What's the Point? Ageing with purpose

Author: Justine Irving

Irving, Justine, 2022 What's the Point? Ageing with purpose, Flinders University, College of Nursing and Health Sciences

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Increasing longevity is a collective global achievement. To maximise the opportunities associated with an ageing population requires greater understanding of how older adults can be supported to optimise not only good health and wellbeing but also their ability to meaningfully contribute to the society in which they age. Contemporary research suggests a sense of purpose may sustain, predict and promote better psychological and physical health in older age. Purpose can be derived from relationships, societal, work or familial roles, pursuit of personal goals, maintaining independence, community engagement or participation in activities that are individually meaningful. Although the varied benefits of purpose are increasingly recognised, there is more to learn about the how and why of purpose in later life. Older adults can have difficulty maintaining purpose as age related loss of social roles, relations, and cognitive, sensory or physical function may prevent older adults from engaging in activities that have traditionally made life purposeful. The intent of this study was to further existing understanding of how purpose is experienced by older adults living in residential aged care and the community. This included exploration of how purpose can differ across settings and the mechanisms through which it may be supported. Applying a phenomenographical approach, sixty older adults living within the South Australian community or aged care residential setting were interviewed. Study design, analysis and discussion were informed by a model of successful ageing: selective optimisation with compensation. The outcomes of this study build upon the limited body of evidence defining “purpose” from the perspectives of older adults themselves. Furthermore, this study contributes to the sparse qualitative evidence examining the application of selective optimisation and compensation strategies relevant to the maintenance of purpose. Implications of study findings are discussed.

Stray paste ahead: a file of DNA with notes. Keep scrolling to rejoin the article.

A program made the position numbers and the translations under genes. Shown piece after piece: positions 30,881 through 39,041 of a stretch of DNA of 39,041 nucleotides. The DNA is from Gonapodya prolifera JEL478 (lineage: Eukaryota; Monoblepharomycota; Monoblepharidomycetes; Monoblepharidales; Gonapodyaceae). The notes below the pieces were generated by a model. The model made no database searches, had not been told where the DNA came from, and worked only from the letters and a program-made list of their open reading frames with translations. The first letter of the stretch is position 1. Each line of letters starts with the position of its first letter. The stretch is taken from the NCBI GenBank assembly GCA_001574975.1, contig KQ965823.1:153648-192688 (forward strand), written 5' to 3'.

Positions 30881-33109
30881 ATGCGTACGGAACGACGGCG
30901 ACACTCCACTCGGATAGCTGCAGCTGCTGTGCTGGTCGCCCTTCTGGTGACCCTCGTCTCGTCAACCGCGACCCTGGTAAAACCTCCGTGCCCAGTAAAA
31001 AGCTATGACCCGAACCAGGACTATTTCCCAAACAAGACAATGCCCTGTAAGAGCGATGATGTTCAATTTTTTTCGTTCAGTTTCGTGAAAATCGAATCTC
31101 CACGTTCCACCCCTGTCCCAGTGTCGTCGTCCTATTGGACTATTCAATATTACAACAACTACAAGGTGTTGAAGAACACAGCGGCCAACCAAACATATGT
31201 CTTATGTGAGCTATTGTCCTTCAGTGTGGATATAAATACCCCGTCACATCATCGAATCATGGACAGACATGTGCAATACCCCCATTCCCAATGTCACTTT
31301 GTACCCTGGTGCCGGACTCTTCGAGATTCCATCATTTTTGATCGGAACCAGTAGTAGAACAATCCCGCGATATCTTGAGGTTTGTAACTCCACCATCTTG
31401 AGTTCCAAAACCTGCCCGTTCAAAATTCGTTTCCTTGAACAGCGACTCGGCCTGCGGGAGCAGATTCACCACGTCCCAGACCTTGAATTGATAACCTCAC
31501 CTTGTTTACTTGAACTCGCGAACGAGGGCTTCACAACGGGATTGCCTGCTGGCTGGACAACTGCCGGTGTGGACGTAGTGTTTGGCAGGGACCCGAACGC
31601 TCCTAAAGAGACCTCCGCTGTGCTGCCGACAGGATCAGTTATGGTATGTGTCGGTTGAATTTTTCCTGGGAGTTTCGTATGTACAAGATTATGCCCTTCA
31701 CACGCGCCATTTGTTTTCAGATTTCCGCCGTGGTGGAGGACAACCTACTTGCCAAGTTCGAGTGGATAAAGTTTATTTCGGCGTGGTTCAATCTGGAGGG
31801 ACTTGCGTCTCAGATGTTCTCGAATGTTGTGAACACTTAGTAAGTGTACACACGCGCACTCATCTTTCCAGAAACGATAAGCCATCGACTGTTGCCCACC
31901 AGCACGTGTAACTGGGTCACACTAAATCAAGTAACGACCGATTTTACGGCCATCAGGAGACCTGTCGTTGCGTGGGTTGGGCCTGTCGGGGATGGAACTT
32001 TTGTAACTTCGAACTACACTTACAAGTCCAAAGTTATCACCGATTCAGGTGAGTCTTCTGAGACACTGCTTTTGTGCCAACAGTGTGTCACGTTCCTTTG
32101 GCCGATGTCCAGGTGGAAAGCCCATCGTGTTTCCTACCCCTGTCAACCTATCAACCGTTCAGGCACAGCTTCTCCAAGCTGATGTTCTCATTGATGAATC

Keywords: purpose, sense of purpose, purpose in life, ageing, older adults, later life

Subject: Ageing Studies thesis

Thesis type: Doctor of Philosophy
Completed: 2022
School: College of Nursing and Health Sciences
Supervisor: Associate Professor Ruth Walker